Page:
Surveillance decision

Surveillance decision

We will plan a partial update of fractures (complex): assessment and management. This update will focus on the role of negative pressure wound therapy in open fractures after wound excision or surgical debridement.

Reason for the decision

Assessing the evidence

The purpose of this exceptional review was to examine any impact on NICE's guideline on complex fractures following the publication of a National Institute for Health Research funded trial: The Wound management of Open Lower Limb Fractures (WOLLF). No additional evidence published since NICE's guideline in February 2016 was considered by the exceptional review.


The WOLLF study is a multicentre randomised controlled trial (24 UK specialist trauma hospitals involved) that compared the effectiveness of negative pressure wound therapy (NPWT) with standard wound management in adults (≥16 years) with an open fracture of the lower limb. Only people admitted to the trial centres within 72 hours after the injury and with an open fracture (Gustilo and Anderson Grade 2 or 3) were included in the study. Exclusion criteria included contraindication to anaesthesia or people unable to adhere to the trial procedures or complete questionnaires. Once the fracture was debrided and fixed (using internal or external fixation), the participants in which the wound could not be closed primarily were randomised to receive NPWT or standard care (standard dressing with non-adhesive layers covered by a sealed dressing or bandage). The NPWT consisted of the application of an 'open-cell' solid foam covered with an adherent sealed dressing. The specific dressing materials or pressure (mmHg in the NPWT group) were left to the discretion of the clinicians. After the intervention, both groups received normal post-operative management as per routine care.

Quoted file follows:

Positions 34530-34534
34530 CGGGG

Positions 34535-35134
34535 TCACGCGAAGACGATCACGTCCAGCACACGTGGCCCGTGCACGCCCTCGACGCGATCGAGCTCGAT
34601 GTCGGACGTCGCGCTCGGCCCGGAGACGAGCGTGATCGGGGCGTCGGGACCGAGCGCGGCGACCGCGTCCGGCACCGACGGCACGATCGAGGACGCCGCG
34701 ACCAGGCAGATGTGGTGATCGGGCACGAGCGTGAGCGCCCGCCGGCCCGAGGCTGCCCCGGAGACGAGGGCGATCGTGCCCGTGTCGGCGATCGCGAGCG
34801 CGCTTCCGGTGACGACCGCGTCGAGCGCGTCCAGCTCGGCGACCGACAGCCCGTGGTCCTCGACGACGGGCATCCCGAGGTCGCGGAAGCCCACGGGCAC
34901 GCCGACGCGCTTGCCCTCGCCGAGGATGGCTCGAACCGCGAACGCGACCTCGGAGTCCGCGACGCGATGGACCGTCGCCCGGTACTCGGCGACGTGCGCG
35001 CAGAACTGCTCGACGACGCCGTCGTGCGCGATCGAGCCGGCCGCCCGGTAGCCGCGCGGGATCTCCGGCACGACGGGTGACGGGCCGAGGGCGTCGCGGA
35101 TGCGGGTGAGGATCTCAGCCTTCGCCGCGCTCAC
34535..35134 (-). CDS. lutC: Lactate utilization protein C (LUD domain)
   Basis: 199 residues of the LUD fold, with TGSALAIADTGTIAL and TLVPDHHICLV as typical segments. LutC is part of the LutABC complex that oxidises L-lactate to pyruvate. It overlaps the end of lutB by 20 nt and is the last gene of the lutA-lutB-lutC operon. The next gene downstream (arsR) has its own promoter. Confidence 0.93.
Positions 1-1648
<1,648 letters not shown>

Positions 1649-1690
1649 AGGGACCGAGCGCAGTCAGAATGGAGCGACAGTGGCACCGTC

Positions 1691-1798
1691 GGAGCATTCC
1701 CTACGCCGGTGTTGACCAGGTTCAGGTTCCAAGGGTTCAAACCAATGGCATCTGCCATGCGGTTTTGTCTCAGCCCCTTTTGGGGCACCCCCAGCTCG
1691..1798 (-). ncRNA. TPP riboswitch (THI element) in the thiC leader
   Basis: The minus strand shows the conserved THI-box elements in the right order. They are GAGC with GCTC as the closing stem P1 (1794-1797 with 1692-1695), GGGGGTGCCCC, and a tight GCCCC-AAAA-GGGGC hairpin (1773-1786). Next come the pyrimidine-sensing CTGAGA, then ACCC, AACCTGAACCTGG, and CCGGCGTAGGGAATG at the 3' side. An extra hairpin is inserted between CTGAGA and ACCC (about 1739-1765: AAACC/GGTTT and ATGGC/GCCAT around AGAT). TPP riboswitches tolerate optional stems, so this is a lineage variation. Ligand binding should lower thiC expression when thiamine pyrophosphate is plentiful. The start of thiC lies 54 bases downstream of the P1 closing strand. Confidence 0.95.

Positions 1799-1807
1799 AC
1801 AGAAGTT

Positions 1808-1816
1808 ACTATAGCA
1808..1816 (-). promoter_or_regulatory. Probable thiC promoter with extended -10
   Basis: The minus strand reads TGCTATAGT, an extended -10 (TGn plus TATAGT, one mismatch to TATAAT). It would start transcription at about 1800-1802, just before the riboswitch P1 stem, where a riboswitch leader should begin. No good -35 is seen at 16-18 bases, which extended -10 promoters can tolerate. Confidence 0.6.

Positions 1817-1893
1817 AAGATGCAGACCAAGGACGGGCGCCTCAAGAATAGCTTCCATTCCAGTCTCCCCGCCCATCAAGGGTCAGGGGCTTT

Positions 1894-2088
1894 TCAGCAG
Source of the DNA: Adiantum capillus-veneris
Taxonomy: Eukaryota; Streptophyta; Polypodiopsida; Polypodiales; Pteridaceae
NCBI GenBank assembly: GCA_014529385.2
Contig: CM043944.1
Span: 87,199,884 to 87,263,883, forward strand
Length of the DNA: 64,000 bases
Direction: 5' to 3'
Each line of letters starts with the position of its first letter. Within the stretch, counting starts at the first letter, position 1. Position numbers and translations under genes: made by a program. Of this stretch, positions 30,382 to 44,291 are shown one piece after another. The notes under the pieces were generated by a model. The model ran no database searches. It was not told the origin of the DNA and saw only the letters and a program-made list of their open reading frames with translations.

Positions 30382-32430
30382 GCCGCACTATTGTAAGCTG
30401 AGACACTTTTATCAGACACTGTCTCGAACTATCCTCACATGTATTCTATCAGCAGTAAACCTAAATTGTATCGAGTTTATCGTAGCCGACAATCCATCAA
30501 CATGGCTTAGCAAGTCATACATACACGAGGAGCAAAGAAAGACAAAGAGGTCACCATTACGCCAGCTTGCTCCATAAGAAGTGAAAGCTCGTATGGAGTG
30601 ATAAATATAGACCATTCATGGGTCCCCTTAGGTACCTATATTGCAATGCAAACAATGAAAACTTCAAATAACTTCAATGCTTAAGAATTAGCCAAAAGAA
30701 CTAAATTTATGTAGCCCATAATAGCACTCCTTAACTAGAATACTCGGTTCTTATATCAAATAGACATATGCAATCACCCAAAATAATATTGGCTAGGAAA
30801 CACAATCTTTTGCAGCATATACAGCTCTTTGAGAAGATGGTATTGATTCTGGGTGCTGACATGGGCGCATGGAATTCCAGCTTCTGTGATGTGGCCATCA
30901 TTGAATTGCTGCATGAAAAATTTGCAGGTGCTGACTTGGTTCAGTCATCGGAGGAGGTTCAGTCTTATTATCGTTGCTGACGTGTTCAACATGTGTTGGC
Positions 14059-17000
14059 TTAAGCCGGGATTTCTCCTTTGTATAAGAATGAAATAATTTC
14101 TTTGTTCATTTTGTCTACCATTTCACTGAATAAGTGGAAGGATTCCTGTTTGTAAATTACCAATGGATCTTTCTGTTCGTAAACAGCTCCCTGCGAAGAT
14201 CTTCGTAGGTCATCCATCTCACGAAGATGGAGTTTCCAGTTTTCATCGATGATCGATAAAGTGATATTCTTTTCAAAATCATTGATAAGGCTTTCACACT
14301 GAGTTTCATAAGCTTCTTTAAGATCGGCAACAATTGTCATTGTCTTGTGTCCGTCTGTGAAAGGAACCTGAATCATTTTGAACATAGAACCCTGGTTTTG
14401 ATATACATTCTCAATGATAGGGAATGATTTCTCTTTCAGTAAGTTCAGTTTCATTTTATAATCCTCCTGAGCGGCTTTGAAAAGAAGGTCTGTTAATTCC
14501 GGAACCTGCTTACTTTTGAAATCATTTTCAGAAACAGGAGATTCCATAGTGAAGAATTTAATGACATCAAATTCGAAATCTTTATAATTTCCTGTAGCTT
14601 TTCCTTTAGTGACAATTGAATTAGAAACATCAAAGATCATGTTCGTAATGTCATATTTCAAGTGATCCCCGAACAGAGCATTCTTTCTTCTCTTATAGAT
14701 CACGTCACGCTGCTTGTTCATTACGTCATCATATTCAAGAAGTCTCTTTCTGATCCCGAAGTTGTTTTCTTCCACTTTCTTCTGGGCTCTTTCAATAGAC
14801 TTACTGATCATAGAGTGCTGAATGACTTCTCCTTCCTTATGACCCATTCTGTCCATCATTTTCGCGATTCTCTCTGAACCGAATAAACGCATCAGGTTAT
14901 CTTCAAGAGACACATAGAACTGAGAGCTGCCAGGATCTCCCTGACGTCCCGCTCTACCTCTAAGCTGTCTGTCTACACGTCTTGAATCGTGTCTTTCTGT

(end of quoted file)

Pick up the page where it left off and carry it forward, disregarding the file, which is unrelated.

The main outcome assessed was the Disability Rating Index (DRI) at 12 months after the open fracture. A DRI score of zero indicates no disability and a score of 100 complete disability. A difference of 8 points in the DRI score was considered the minimum clinically important difference. Secondary outcomes included deep surgical site infection, health-related quality of life (EQ-5D, SF-12) and other complications. The data for DRI, EQ-5D and SF-12 were collected using self-administered questionnaires at baseline, 6 weeks, 3 months, 9 month and 12 months. Routine radiographs of leg wounds were taken at baseline, 6 weeks and 12 months and used to assess signs of infection. Photographs of the wound were also taken at 6 weeks and used to assess the wound healing and signs of infection. Data on complications were recorded at similar time points as the questionnaires.